Quantum computing will be a catalyst for some of the most revolutionary advancements in technology. However, academics and businesses must first overcome a myriad of obstacles before we can see its commercialisation. We explore the realms of quantum computing, explaining the features of the technology, the outlook and why it could be so important. 

What is quantum computing? 

Quantum computing is the area of study focused on developing computer technology that is based on the principles of quantum theory, which explains the nature and behaviour of energy and matter on the quantum (atomic and subatomic) level. 

Quantum computing is becoming increasingly important because transistors for computers will soon be the size of an individual atom. Historically, companies increased computer chip power by reducing the size of transistors so they could pack more on to each chip. Once transistors reach the size of an atom they will start to adhere to the rules of quantum physics rather than ordinary physics, which are very different. At this point, the reduction of a chip’s size would no longer result in Moore’s law - which predicted the number of transistors on a chip would double every two years and consequently increase power – meaning the study of quantum computing is crucial for the continued advancement of computing power.


Core features of quantum computing 


Quantum computers have three core features:


1. Parallelism – the ability to perform two computations simultaneously. 


2. Superposition - the ability of a quantum system to be in multiple states at the same time.


3. Entanglement – when a pair of particles remain connected so that actions performed on one affect the other, even when separated by great distances. 


These core features enable quantum computers to operate at a superior level to existing computers.


Why is quantum computing unique?


An ordinary computer uses bits to store and process information. Instead of bits, quantum computers use quantum bits (qubits), which can operate in a very different way. A bit can be stored as either a zero or a one where as a qubit can be stored as a zero, a one, a zero and a one, or an infinite number of values in between the two.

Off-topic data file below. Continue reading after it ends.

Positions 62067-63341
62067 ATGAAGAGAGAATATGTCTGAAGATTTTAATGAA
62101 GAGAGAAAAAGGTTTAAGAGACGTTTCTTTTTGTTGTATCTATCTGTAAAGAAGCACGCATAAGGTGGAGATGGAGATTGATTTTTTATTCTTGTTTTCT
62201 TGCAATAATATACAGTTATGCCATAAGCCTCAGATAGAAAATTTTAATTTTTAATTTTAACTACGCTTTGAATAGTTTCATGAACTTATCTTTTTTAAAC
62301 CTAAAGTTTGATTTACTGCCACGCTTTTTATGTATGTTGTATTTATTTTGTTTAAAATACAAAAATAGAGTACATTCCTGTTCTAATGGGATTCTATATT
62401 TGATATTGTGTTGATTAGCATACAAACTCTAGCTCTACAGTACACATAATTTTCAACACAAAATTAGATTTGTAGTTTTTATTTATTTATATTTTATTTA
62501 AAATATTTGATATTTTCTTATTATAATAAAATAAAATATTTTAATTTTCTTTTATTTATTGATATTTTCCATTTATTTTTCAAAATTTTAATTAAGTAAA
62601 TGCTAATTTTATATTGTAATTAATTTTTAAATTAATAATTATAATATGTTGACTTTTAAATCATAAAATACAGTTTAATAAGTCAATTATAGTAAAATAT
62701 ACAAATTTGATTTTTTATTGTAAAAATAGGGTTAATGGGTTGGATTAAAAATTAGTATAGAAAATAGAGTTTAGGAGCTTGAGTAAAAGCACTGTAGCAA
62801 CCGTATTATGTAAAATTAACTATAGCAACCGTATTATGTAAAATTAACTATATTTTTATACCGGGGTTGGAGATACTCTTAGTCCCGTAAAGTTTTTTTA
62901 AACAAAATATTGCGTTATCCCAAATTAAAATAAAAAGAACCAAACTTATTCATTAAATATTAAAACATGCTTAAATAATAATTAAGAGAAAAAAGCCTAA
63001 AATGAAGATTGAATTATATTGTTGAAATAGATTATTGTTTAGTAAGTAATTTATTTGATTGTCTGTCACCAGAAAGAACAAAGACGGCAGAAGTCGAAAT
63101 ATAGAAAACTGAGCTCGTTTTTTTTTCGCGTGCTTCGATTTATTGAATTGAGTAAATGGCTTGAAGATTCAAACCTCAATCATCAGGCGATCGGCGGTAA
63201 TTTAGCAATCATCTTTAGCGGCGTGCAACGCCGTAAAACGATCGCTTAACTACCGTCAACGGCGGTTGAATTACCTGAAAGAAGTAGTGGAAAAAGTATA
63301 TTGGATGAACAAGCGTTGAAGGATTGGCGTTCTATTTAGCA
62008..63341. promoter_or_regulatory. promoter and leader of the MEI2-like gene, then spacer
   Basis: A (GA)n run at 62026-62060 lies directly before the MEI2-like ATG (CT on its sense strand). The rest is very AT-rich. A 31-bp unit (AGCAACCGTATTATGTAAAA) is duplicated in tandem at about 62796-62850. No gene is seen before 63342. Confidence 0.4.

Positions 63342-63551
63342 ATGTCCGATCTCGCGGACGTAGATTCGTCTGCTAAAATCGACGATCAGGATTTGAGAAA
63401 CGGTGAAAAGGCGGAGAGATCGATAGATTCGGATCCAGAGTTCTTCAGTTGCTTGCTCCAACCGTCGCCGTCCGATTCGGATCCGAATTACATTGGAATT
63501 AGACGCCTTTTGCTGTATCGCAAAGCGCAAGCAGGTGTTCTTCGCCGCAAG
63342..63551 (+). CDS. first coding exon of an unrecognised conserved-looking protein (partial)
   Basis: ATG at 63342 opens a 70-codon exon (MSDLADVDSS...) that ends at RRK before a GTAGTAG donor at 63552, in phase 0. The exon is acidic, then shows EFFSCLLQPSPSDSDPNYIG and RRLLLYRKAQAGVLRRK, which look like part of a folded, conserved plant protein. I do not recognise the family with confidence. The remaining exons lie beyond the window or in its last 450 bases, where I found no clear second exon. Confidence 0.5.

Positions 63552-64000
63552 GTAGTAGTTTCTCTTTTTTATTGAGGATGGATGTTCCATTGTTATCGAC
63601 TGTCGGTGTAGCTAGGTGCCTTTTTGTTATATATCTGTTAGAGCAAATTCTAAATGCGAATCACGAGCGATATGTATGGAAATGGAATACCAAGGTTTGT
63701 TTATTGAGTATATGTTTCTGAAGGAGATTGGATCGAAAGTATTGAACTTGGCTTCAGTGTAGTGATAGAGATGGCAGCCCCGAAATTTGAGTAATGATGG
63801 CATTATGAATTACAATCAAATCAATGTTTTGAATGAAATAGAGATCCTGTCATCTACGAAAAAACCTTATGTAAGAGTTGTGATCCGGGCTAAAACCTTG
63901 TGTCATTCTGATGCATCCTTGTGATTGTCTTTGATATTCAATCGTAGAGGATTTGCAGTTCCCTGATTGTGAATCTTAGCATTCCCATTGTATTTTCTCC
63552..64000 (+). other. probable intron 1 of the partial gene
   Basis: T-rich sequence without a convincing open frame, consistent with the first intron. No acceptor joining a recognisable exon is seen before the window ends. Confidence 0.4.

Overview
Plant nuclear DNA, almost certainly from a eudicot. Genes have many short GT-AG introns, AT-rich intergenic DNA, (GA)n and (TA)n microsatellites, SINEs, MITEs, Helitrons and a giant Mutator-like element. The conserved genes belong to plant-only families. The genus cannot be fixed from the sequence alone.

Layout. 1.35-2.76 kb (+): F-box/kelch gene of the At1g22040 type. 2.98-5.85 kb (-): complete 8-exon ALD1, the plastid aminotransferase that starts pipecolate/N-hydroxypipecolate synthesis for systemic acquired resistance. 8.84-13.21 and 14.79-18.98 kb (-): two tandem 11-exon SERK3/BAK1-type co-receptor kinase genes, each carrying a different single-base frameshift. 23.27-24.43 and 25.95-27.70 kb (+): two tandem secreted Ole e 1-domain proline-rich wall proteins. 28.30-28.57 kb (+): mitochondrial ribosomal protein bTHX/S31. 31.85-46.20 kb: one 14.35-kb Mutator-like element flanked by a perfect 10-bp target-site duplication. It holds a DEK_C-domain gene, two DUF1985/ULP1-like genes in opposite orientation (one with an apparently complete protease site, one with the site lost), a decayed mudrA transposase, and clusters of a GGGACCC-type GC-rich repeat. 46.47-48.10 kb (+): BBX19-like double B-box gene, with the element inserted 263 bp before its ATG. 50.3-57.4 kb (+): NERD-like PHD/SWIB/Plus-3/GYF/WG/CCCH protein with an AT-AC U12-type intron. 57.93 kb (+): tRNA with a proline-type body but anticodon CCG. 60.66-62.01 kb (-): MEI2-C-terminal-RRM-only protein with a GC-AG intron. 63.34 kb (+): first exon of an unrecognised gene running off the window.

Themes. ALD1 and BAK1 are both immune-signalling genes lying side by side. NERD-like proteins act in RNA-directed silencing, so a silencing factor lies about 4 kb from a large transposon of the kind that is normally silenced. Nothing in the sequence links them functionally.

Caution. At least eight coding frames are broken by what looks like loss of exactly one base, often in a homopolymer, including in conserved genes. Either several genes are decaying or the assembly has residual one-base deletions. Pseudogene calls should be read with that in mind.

The quantum computer’s ability to store qubits as a zero, a one, or a superposition of both states enables it to perform calculations simultaneously. In the case of a conventional computer it would process a selection of numbers in a sequence, either randomly or orderly. However, because a quantum computer can be in multiple states at one time (superposition) it has the ability to store and process calculations simultaneously (parallelism), which is why it could hypothetically work significantly faster than an existing computer. 


An analogy for the calculation process:

Imagine that you are in a library with 10 million books and you have to find the book that has the code 567 written on its front page. Finding the book in reality would be close to impossible, however, if you were able to be in 10 million parallel realities at the same time and in each one you could look through the pages of a different book then the problem could be solved with ease. A quantum computer uses this approach to process multiple calculations at the same time, which significantly increases the speed of problem solving.


Where could quantum computing be applied?


Quantum computing could create significant performance improvements in technology, which is why it is useful to understand where it could be applied. There is a selection of industries that have interesting use cases:


- Cyber Security

Encryption is used across the technology world to protect our valuable information from being accessed. Quantum key distribution could be used to send a message between two entities that could not be intercepted by a third party, as any transmission interceptions would make the key’s transmission change rendering it useless.


- Traffic

Quantum computing could be used to process ground and air traffic at an increased pace. As quantum computers can calculate a multitude of simulations at once they could be used to calculate the optimal route for an aircraft or fleet of vehicles to take, based on metrics such as traffic patterns.


- Drug Discovery

Drug development is an expensive and complicated process. A quantum computer could be used in the simulation process of drug discovery, enabling chemists to map of billions of molecular combinations and identifying those that have the highest likelihood of working.


- Military and Defense

Quantum computing could be used in the process of collecting and analysing images and videos. A quantum computer could analyse a colossal amount of data and pinpoint key pieces of intelligence that could be used by the military or defense agencies. 


When will we see the commercialisation of quantum computing?